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Women working and studying in sport and exercise

Updated: Apr 15

Despite the growth in women’s participation in sport, women face gender inequalities when it comes to securing a graduate-level job in the sport sector. Men dominate positions in senior sport management, in sports media, in the governance of sport, in senior coaching roles, and in applied sport psychology (Whiteside & Hardin, 2012; Roper, 2008). In coaching, for instance, only a third of coaches are women (Sports Coach UK, 2012) and fewer still work at a professional level (Norman, 2013). Women who try to shatter the ‘glass ceiling’ by seeking high-profiled employment within sport face a number of barriers, including sexual harassment, discrimination, and being pigeonholed into working in areas that are considered more appropriate for women. This under-representation in graduate-level careers in sport is despite moves to improve gender equality by organisations such as Women in Sport, the Women’s Sport Network, Women Ahead, and Sports Coach UK.

Reasons for the low number of sport and exercise graduates working within the industry may include: gender stereotyping and discrimination; women not being able to fit childcare and family responsibilities into a rigid, high-demanding workday that such high-profiled jobs demand; women not feeling confident of achieving senior jobs; lack of networking opportunities and role models; and the ‘old boys network’, where male employers tend to employ male workers. As a consequence, females may feel as though they have failed, and may blame themselves for lack of success in the graduate labour market, which researchers believe could have damaging consequences in terms of self-belief.

The lack of women in graduate-level jobs in sport may be because of a lack of supply. Based on data from the Universities and Colleges Admissions Service for the UK (UCAS, 2016), the number of females accepted onto sport and exercise science courses is low. These figures are also decreasing. In 2016, 29% of accepted applicants were female, compared to in 2007, when 33% were female. In the US, there is also a distinct lack of gender diversity, with nearly 40% of sport management programmes reported to have a female student ratio of less than 20%. The low numbers of females completing sport-related degrees may contribute to the inequalities observed in the labour market.

We have recently undertaken a study using focus groups to explore perceptions on the opportunities and barriers that women face for study and employment in sport. We invited views and opinions from high school students (aged 15 to 16 years), University students studying for a degree in a discipline related to sport and exercise, as well as students who have previously studied for an undergraduate or post-graduate degree in sport and exercise. We found that there were four main themes that our participants talked about: Gender junction; women as barriers to themselves; importance of role models; and token equality.

The ‘gender junction’ was about women feeling that they were, or had been, at a junction in their career pathways. They talked about either going in the direction of no longer studying or pursuing a sport-related career owing to the perceived gender discrimination and stereotyping, or about continuing to pursue a career, by pushing forward against the perceived gender-related barriers. Some participants were put off: ‘you wouldn't get a job in sport; the guys wouldn't take you seriously’, but others talked about having to ‘stand your ground’ and ‘prove them all wrong’, despite being ‘belittled’, having ‘jokes made about you’: One woman said: I think the advice to is to be prepared to have a bit of fight about you’.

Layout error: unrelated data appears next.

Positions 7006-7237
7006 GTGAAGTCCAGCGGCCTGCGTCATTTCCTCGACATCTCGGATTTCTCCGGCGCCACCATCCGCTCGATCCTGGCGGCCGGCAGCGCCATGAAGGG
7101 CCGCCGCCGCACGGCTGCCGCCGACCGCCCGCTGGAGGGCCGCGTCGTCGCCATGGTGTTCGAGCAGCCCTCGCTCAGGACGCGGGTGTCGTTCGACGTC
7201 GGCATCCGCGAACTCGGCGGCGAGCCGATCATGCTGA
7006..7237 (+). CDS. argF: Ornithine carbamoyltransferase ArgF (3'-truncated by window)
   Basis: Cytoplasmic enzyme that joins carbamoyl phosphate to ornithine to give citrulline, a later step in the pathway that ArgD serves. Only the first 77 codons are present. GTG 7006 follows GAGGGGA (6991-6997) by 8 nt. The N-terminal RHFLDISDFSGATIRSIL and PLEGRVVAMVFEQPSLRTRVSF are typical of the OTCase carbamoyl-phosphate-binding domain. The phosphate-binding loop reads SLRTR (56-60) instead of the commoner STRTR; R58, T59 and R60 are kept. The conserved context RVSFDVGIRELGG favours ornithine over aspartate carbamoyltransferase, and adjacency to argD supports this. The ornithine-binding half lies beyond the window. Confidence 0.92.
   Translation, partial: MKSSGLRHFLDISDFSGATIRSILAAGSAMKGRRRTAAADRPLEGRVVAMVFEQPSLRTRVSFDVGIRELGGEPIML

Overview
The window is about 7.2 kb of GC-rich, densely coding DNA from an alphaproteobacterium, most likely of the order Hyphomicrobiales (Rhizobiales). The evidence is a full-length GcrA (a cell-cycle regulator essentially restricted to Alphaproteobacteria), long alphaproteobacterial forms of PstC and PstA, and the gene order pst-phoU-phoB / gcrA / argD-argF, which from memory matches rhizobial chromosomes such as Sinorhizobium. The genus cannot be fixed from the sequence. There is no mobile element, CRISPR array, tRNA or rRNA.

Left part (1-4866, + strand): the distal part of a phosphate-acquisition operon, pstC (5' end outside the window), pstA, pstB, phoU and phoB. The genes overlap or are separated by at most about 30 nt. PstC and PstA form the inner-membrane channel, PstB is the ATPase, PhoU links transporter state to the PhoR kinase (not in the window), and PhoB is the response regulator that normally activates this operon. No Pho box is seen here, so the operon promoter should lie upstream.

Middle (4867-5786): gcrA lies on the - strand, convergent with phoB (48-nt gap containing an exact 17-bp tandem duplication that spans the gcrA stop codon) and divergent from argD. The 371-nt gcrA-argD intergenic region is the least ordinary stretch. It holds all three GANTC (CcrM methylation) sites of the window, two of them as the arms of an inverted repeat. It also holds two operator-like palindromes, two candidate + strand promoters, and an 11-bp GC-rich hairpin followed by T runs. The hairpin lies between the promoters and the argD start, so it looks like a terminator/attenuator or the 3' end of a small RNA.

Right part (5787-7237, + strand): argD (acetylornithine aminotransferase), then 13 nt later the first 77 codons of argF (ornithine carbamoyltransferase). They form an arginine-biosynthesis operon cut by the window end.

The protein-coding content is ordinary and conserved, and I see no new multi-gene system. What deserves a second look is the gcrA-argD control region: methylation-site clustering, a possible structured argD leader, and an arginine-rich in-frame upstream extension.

Another finding was that women were ‘barriers to themselves’, reporting on external barriers such as childcare responsibilities, networking, and job application forms, and internal barriers such as self-belief and self-confidence. The external barriers were perceived to be so strong, that some women said that, when applying for jobs, they did not ‘tick the box’ to say they were female, out of the belief that acknowledging gender could jeopardise their chances of success. Having a ‘belief in yourself’ was thought to be what was needed to overcome such external barriers.

Another theme was about the importance of role models. The participants either talked about the lack of role models and lack of numbers within sport-related employment and study, or about the importance of having positive role models. Participants expressed irritation and anger at the promotion of male role models, in particular the emphasis on football in sport.

The final theme was about token equality, which is the idea that females are represented in sport-related employment or in sport-related academic environments as a gesture of ensuring that there is gender equality. Efforts seem to be being made to represent females, but females interviewed felt that these were the wrong efforts or that they did not go far enough.

Recommendations, based on the research findings, are as follows:

  • encourage open discussion on gender discrimination and acknowledge that women can be put off by discriminatory comments and opinions

  • promote networking and positive role models

  • offer more flexibility in dealing with family commitments

  • find ways of further shielding job applications so that gender is not so obvious

  • encourage females to believe in themselves and encourage females to apply for senior roles in sport and exercise

  • do more to promote gender equality; definitely don’t stop making efforts to improve gender equality as we are not there yet.

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